Summer is a perfect time to reflect on the school year gone by. This week, Kathy McGuigan of the Library of Congress showcases one of her favorite posts from 2012-2013.
Every day at work I learn something new. It’s inevitable when you work at the Library of Congress. That is why this post on deaf culture spoke to me as one of our best blog posts of the year. It was a collaborative effort, informative to read, and gave me something to ponder past its posting.
How will you help students learn more about the diverse members of our community using primary sources?
This guest post is co-authored by the Library of Congress Americans with Disabilities Act Coordinator, Eric Eldritch, and the Library of Congress Teacher in Residence, Earnestine Sweeting. Lenore Swartzwelder and Tom Tarantino, members of the Library of Congress Deaf Association, also contributed to this post.
National Deaf History Month, March 13 to April 15, celebrates deaf history and promotes awareness of American deaf culture. Library of Congress primary sources provide interesting glimpses into this rich cultural heritage for your students to explore.
Among other things, Deaf History Month promotes the contributions of individual deaf Americans to U.S. society. How many of your students know that Thomas Edison, a famous American inventor of the phonograph, was hard of hearing? A famous American sculptor John Louis Clarke, also known as Cutapuis or “Man Who Talks Not,” received several important commissions for large-scale carved panels to embellish public buildings during the 1930s. Both Edison and Clarke lost their hearing after having scarlet fever.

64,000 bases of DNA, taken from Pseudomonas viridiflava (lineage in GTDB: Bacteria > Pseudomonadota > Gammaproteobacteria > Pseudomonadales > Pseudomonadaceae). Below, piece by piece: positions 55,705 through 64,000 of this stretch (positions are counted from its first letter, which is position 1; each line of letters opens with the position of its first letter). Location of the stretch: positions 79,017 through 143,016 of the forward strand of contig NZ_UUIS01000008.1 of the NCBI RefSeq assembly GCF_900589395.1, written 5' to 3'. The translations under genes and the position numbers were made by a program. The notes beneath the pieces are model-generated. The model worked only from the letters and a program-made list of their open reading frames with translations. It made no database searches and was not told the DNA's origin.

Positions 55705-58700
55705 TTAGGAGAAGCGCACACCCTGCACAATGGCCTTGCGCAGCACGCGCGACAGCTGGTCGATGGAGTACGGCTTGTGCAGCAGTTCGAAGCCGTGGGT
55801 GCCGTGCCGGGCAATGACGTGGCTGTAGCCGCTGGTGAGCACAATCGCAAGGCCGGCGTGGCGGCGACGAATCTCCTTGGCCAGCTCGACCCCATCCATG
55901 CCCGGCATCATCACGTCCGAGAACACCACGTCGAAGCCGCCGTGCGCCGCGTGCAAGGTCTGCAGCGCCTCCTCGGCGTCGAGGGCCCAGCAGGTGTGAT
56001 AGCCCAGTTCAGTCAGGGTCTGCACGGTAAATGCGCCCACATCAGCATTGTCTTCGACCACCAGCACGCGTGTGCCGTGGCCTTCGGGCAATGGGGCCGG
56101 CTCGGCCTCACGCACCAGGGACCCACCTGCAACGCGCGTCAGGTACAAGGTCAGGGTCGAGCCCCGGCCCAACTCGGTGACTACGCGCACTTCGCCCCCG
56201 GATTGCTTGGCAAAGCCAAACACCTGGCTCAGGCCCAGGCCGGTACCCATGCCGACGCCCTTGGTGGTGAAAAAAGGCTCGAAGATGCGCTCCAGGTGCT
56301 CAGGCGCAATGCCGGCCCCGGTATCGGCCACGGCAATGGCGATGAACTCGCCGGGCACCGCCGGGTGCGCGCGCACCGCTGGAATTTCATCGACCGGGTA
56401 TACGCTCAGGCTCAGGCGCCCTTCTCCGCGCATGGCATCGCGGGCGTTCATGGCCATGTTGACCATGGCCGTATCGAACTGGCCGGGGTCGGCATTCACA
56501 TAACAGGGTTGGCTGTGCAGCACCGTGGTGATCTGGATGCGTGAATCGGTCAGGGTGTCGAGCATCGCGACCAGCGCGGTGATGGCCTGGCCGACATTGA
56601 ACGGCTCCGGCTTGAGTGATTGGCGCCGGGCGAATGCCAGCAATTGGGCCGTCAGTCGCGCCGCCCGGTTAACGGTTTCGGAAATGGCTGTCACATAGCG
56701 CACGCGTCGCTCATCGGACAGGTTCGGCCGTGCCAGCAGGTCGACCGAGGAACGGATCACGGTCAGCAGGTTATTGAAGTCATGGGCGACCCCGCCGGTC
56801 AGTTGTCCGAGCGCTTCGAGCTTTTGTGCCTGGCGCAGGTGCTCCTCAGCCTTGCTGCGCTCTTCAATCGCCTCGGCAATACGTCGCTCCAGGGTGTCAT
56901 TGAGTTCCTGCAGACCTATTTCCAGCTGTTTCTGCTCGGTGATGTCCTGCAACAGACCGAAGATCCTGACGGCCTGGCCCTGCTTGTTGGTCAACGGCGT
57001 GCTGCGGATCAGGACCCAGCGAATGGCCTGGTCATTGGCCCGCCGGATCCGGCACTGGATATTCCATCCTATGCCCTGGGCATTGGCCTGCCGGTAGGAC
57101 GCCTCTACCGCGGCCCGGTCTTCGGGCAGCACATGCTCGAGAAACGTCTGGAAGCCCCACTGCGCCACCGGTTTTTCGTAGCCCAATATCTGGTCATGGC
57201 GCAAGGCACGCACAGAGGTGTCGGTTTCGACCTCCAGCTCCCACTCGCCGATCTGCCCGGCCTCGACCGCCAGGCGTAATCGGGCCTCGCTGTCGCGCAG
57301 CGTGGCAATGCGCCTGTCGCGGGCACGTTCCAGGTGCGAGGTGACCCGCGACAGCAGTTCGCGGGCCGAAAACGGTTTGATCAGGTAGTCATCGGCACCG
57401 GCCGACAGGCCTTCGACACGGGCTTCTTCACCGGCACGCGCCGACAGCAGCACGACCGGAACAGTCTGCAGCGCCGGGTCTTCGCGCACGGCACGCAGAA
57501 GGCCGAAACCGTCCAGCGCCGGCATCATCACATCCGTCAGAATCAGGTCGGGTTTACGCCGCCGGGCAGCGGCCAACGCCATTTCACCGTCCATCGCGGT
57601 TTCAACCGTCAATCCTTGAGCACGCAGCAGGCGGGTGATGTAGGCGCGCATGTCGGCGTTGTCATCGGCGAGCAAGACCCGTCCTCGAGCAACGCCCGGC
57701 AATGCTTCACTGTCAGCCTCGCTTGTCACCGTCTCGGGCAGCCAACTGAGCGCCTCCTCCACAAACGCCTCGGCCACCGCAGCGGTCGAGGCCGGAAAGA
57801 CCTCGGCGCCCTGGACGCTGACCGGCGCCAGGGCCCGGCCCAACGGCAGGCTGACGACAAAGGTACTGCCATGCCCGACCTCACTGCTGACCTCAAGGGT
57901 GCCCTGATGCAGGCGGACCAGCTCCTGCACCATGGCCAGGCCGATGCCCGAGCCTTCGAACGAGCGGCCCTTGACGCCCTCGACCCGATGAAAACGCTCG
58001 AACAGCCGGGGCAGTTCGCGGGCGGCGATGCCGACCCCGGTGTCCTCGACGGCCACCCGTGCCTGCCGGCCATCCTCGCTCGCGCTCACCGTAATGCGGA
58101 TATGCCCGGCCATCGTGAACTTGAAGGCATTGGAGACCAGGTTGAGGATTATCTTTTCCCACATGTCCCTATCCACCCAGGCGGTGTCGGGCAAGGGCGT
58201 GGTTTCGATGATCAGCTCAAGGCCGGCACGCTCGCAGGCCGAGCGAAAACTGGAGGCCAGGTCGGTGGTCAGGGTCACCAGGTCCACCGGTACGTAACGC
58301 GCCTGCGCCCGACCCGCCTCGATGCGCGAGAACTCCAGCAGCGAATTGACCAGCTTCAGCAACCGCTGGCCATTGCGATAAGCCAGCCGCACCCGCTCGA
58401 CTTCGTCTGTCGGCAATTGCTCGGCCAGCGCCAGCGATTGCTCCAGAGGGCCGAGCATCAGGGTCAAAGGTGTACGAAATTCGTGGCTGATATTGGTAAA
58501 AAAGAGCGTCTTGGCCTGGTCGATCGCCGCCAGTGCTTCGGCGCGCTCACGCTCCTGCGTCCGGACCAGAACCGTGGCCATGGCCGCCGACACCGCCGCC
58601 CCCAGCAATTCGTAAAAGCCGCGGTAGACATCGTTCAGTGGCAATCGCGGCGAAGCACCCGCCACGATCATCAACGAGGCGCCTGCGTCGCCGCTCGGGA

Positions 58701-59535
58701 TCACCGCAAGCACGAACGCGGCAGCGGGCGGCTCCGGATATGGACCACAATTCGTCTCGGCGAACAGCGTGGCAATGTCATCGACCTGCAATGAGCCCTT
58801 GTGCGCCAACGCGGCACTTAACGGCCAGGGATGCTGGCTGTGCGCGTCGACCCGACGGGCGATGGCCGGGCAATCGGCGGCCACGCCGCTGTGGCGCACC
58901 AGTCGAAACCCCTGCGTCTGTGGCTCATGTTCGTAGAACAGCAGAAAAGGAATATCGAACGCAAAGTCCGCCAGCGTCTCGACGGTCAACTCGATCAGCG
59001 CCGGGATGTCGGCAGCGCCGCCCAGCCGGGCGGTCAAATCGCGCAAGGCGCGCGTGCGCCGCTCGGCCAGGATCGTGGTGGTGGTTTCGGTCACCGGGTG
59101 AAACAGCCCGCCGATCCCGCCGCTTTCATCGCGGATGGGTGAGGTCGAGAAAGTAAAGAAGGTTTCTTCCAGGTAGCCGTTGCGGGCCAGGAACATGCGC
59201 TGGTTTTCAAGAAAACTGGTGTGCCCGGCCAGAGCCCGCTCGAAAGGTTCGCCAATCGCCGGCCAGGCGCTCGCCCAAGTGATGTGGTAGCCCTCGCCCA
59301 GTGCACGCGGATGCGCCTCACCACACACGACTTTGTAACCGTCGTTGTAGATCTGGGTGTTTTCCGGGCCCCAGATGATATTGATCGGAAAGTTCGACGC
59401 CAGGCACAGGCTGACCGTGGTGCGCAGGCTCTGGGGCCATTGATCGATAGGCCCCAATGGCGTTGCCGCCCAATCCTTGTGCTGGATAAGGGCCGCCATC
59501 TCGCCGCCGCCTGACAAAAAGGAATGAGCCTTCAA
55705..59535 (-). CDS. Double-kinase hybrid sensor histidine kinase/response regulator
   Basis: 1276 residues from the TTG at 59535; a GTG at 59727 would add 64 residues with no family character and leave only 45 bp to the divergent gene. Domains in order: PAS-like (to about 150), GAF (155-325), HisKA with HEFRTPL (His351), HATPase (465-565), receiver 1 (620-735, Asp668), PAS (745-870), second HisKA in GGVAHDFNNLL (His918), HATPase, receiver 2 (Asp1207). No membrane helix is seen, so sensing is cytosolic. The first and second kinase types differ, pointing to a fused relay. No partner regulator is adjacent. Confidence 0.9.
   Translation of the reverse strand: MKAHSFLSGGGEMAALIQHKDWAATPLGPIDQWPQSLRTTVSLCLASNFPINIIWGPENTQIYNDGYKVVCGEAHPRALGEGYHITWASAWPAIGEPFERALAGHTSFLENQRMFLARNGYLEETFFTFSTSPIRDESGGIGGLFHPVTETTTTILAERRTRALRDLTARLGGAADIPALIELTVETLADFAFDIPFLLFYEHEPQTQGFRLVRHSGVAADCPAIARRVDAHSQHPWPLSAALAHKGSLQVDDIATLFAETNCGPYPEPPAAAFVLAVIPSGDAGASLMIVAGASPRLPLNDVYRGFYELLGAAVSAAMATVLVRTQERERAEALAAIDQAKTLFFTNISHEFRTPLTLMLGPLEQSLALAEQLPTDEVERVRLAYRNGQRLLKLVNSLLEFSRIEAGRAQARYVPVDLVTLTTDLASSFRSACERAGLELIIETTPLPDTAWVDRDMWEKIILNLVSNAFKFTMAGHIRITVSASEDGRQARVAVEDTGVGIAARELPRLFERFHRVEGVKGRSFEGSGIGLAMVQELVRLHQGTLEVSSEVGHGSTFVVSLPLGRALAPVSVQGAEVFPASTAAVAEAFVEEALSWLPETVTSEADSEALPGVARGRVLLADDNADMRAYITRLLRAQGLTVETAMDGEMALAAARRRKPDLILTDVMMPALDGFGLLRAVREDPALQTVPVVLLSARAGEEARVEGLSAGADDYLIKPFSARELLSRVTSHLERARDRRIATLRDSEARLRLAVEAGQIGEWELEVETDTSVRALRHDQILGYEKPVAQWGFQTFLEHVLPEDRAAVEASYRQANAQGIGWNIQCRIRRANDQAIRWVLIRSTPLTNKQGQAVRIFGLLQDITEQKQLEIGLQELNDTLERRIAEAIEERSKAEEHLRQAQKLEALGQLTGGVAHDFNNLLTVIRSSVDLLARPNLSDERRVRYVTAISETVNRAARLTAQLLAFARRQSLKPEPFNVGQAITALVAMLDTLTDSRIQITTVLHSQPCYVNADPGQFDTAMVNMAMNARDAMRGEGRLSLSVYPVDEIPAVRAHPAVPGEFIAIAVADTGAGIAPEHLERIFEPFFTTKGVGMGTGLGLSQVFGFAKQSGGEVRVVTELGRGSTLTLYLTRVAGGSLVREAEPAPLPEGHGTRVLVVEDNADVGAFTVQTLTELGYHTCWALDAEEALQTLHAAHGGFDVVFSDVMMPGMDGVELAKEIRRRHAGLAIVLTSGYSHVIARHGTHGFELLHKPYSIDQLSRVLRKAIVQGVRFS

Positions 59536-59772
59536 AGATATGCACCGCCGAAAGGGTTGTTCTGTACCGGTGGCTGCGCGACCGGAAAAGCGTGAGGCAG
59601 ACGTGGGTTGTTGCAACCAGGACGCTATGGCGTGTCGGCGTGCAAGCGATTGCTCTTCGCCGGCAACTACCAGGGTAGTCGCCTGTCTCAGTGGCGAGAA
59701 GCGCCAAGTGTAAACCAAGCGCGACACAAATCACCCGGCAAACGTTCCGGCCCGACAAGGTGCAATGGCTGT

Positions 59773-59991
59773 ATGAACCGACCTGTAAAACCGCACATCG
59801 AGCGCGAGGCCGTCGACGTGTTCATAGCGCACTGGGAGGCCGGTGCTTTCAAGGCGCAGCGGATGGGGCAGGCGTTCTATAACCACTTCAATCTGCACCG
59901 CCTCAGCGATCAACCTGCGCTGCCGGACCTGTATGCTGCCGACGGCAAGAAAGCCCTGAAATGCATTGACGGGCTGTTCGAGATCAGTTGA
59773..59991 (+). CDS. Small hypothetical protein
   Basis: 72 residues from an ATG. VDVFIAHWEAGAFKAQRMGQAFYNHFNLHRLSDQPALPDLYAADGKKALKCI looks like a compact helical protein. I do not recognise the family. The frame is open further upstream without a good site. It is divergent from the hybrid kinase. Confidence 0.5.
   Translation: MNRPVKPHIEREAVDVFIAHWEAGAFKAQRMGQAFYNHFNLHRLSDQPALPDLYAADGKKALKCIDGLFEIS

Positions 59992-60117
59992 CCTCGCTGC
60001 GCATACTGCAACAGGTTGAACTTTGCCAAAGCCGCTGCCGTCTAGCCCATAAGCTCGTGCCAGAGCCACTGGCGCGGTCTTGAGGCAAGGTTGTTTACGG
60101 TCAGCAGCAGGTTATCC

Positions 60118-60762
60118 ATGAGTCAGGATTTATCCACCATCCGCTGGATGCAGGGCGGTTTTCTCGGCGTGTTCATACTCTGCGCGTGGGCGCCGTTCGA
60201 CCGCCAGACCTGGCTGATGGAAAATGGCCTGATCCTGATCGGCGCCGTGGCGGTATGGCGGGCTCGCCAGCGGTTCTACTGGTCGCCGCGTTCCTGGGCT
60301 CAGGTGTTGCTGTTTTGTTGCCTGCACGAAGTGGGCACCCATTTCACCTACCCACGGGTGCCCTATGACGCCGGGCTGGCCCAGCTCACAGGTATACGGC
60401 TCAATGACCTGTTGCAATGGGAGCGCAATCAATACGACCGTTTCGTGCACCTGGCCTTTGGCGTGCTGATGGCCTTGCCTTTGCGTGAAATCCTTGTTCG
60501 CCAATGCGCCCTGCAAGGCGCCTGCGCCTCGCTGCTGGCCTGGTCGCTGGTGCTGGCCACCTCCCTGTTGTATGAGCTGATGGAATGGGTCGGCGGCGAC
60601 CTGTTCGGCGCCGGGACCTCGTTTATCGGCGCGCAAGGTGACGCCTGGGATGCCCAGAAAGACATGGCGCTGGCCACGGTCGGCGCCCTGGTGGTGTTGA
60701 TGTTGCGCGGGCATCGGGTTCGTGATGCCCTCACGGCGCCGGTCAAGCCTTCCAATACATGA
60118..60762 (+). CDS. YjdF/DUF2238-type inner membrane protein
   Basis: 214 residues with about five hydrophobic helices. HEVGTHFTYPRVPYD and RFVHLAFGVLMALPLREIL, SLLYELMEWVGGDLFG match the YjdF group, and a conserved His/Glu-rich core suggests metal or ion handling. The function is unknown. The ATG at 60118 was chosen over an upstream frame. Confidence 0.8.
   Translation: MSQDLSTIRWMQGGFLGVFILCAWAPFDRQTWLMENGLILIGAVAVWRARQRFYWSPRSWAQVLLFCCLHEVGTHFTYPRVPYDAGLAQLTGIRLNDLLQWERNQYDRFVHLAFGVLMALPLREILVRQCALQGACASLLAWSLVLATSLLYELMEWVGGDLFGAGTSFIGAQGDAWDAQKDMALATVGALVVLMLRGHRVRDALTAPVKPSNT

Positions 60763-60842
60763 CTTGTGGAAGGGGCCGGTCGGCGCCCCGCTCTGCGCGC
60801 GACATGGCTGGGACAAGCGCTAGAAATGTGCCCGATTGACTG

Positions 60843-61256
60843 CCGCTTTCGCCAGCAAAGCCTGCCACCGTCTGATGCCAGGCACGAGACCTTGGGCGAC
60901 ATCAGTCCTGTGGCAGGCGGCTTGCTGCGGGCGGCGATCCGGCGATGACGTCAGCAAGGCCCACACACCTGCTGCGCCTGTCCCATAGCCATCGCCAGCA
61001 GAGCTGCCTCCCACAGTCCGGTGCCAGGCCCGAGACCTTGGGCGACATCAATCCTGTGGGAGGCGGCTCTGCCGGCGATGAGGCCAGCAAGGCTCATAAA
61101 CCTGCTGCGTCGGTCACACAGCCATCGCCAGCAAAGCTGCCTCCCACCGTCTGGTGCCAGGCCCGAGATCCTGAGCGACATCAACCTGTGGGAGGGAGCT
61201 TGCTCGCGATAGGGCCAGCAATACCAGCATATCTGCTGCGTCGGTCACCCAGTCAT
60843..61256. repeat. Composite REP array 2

On April 8, 1864, the Thirty-eighth Congress approved an act authorizing the board of directors of a new school in Washington, then called the Columbia Institution of the Deaf and Dumb, to grant degrees. In June of that year, Edward M. Gallaudet, the college’s first president, wrote a letter inviting Abraham Lincoln to attend and address the school, now called Gallaudet University. Students may read the letter and identify what techniques Gallaudet used in trying to persuade Lincoln to come.
The [Washington,D.C.] Times, May 6, 1900Today, Gallaudet University is the leading liberal arts school for educating students who are deaf and hard of hearing and arguably the leading expert on American Sign Language (ASL). To help your students understand the importance of ASL to the deaf community, ask them to imagine their what their classes would be like if they were conducted in a language they didn’t understand. Have students read this article about Gallaudet University from May 1900. What can they learn from it about the pivotal changes in the education of the deaf? If time allows, support them in researching more recent changes.Abelardo Parra Jimenez’ stone sculpture “Universal Knowledge” at Gallaudet UniversityThis stone sculptureon Gallaudet’s campus is by Colombian deaf sculptor
Abelardo Parra Jimenez. Invite them to consider why Jimenez might have called the sculpture “Universal Knowledge.” Ask your students to think about the meaning of the large eye on the sculpture and its significance on a campus dedicated to educating the deaf and hard of hearing.
Have students discuss historical attitudes around language used to describe groups of people. William Ellsworth Hoy, a deaf Major League Baseball player, was nicknamed “Dummy” Hoy. Discuss reasons why the terms “deaf and dumb” or “deaf mute” are no longer used. Students might conduct research to learn why the terms “deaf” and “hard of hearing” are now more widely accepted than “hearing impaired.”
Tell us how your students have explored the history and contributions of the nation’s deaf community.